Monday, June 17, 2019 11:09

A word about critics.

– Wiccapundit

A “critic” is a man who creates nothing and thereby feels qualified to judge the work of creative men. There is logic in this; he is unbiased — he hates all creative people equally. – Robert Heinlein, Time Enough For Love

Your Wiccapundit was enjoying the following solo piano performance of Gershwin’s Rhapsody In Blue by Jack Gibbons, who is renowned for his note-for-note transcriptions of Gershwin’s piano roll performances.  It’s long, but it is so worth it.

This extraordinary performance (and even more extraordinary musical composition) lead me to think of one critic’s reception to the Rhapsody In Blue that was published the day after its debut performance.

How trite, feeble and conventional the tunes are; how sentimental and vapid the harmonic treatment, under its disguise of fussy and futile counterpoint! … Weep over the lifelessness of the melody and harmony, so derivative, so stale, so inexpressive!

Lawrence Gilman, New York Tribune, February 13, 1924.

Who is Lawrence Gilman, you say?  A music critic and the composer of such musical masterworks as “A Dream of Death,” “The Heart of a Woman,” and “The Curlew,”  all of which are lost in the mists of time, just as the memory of his existence is.  As for Gershwin, his work is regarded as classic American music, and is still frequently played today.

When Gershwin died at the untimely young age of 38, the best-selling author John O’Hara said: “George Gershwin died on July 11, 1937, but I don’t have to believe it if I don’t want to.”

Music critics.  What a waste of space.

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5 Responses to “A word about critics.”

  1. Chirotus says:

    Is it bad that this reminds me of the Who Framed Roger Rabbit NES game?

  2. Gilman was probably right, only unaware he was describing the piece’s virtues rather than its flaws.

    Having sat through some modern music (Holloway’s Spacious Firmament; in my defence the second piece on the bill was Beethoven’s 9th, and the venue King’s College Chapel) and it is horrible, but it is in every way not what this Gilman creature was complaining about. I suspect he was comparing Rhapsody in Blue to more avant-garde pieces, that no-one sane would ever enjoy, but those who wish to be seen to be cultured will flock to and praise. Rhapsody in Blue is beautiful; it has melody, it has traditional forms, forms that became traditional because they are pleasant to the ear. However in that time it was coming to be that being pleasant, being beautiful, was looked down upon in art.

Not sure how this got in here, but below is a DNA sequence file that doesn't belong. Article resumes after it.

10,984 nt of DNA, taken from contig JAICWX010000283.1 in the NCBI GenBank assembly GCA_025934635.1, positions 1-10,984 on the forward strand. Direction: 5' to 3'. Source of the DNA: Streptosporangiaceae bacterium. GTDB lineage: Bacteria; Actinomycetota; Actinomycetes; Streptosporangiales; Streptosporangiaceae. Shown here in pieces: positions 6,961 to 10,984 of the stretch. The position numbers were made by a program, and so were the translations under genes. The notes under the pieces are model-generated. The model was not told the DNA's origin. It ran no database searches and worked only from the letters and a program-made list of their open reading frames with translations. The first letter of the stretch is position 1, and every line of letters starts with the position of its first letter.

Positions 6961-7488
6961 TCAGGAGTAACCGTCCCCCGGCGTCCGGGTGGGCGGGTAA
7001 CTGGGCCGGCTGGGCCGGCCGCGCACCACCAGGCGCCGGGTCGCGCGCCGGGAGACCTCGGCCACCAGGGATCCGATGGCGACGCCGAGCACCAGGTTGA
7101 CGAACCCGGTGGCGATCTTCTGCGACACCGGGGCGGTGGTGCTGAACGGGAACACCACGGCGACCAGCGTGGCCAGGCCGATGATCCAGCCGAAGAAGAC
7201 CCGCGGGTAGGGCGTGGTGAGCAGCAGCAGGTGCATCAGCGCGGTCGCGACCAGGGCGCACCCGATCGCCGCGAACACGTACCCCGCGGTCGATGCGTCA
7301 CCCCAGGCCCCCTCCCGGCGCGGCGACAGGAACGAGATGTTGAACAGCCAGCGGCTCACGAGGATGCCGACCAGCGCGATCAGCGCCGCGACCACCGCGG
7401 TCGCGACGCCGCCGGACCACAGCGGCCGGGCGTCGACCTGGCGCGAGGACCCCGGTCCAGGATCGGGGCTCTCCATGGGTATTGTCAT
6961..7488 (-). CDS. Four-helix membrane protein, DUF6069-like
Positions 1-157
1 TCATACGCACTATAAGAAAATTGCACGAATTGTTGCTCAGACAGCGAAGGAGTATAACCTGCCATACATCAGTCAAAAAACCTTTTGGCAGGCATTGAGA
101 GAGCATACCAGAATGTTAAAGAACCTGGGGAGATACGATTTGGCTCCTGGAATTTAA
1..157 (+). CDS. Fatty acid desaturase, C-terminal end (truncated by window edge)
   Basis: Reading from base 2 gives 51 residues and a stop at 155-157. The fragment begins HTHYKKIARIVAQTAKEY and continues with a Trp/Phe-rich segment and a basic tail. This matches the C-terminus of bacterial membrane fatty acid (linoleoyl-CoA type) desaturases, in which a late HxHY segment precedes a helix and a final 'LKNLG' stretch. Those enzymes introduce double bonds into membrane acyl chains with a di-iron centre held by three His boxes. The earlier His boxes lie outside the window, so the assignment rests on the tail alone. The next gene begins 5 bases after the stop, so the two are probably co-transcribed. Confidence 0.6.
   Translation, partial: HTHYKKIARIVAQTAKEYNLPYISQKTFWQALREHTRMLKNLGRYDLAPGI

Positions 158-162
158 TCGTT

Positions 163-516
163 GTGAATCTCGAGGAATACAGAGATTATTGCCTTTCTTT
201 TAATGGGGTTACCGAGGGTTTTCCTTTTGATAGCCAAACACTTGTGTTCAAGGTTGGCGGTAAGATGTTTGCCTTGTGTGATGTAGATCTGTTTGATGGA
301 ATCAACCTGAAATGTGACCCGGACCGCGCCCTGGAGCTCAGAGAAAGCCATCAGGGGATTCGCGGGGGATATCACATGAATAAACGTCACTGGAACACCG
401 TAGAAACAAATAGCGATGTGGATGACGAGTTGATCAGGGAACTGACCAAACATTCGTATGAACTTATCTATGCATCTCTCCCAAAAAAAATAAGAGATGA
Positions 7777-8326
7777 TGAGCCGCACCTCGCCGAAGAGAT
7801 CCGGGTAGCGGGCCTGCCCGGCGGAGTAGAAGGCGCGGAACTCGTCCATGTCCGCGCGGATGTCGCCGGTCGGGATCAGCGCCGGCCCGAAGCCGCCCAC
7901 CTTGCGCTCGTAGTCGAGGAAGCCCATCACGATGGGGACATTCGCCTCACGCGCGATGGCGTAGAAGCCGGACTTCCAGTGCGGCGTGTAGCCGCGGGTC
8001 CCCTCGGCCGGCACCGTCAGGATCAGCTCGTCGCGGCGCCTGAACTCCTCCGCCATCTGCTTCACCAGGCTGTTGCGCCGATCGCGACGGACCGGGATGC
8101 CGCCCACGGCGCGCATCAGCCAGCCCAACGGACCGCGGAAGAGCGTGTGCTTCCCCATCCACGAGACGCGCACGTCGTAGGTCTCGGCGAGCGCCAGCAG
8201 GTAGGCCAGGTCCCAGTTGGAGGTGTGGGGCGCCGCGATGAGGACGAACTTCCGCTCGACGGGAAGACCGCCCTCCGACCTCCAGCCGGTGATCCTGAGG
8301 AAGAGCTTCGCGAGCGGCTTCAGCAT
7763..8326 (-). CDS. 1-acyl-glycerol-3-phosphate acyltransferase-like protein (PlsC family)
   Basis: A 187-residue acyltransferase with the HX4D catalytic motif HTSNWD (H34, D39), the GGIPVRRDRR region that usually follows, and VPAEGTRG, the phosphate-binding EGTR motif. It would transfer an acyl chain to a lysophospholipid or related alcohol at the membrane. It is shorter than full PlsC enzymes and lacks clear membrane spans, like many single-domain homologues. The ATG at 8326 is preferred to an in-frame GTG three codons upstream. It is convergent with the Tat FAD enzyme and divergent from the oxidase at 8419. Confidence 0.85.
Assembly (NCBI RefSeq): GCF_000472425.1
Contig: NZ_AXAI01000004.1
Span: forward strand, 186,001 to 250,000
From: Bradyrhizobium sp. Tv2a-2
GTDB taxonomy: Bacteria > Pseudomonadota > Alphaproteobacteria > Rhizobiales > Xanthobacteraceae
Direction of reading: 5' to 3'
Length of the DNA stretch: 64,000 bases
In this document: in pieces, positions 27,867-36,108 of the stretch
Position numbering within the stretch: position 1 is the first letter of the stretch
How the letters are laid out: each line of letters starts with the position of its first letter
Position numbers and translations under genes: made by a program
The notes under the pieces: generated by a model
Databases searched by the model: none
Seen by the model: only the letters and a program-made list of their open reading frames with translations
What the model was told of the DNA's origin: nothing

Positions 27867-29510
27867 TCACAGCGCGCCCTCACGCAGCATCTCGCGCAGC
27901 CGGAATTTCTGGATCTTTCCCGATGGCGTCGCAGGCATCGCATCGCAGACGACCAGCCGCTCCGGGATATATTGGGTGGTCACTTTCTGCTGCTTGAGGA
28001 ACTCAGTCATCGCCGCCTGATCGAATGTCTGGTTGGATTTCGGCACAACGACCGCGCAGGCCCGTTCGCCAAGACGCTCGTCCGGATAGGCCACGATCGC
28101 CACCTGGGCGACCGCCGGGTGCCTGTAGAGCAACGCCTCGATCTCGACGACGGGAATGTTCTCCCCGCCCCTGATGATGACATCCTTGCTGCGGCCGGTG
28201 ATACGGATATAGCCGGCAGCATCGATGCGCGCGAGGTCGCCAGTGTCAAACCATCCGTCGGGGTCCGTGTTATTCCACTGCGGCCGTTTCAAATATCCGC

• Wiccapundit says:

      I agree with you completely. It’s like with modern art; those who consider themselve “cultured” don’t want to be thought “uncultured” by not liking what they are told they should like, most of which is utter shite.

      Don Troiani, the superb artist who specializes in painting scenes from the War of Secession (you should check his work out), once said that most modern artists draw like they are five-year-olds; however, five-year-olds have an excuse: they haven’t learned how to draw yet.

      The unmusical excess of modern music found its apotheosis with John Cage’s 4’33”, in which the musicians do not play but merely sit silent for the duration of the piece. The work is supposed to be a challenge to the “assumed definitions of musicianship.” To me, it is 4 minutes and 33 seconds of jagging off.

      I’ll take Ludwig van’s Ninth any day. Truly a transcendental piece of music. To me, it is proof that there is a God.

  3. Sebastian Page says:

    I admittedly prefer the sequel, Bohemian Rhapsody (perhaps still in Blue), but this is good stuff. Thanks for the post WP!

  4. Critics loved On Golden Pond and hated Star Wars.

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